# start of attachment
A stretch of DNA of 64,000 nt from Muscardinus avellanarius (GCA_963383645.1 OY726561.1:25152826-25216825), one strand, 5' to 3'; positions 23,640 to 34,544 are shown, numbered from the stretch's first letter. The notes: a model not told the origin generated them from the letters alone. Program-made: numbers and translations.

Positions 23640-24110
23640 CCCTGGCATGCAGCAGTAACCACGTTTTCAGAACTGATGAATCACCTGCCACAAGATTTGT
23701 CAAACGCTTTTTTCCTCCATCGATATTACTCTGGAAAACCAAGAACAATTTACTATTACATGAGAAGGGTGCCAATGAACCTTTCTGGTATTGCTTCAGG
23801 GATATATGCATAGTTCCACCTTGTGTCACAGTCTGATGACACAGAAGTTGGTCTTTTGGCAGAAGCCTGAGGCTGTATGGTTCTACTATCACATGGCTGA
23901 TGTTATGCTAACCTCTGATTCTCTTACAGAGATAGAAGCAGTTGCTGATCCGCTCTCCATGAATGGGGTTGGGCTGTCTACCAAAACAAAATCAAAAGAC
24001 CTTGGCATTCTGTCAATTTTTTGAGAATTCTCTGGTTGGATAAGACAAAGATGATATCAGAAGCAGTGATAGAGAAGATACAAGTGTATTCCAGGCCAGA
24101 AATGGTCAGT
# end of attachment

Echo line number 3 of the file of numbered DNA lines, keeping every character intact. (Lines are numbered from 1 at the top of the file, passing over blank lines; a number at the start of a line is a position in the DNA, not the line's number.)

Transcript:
23640 CCCTGGCATGCAGCAGTAACCACGTTTTCAGAACTGATGAATCACCTGCCACAAGATTTGT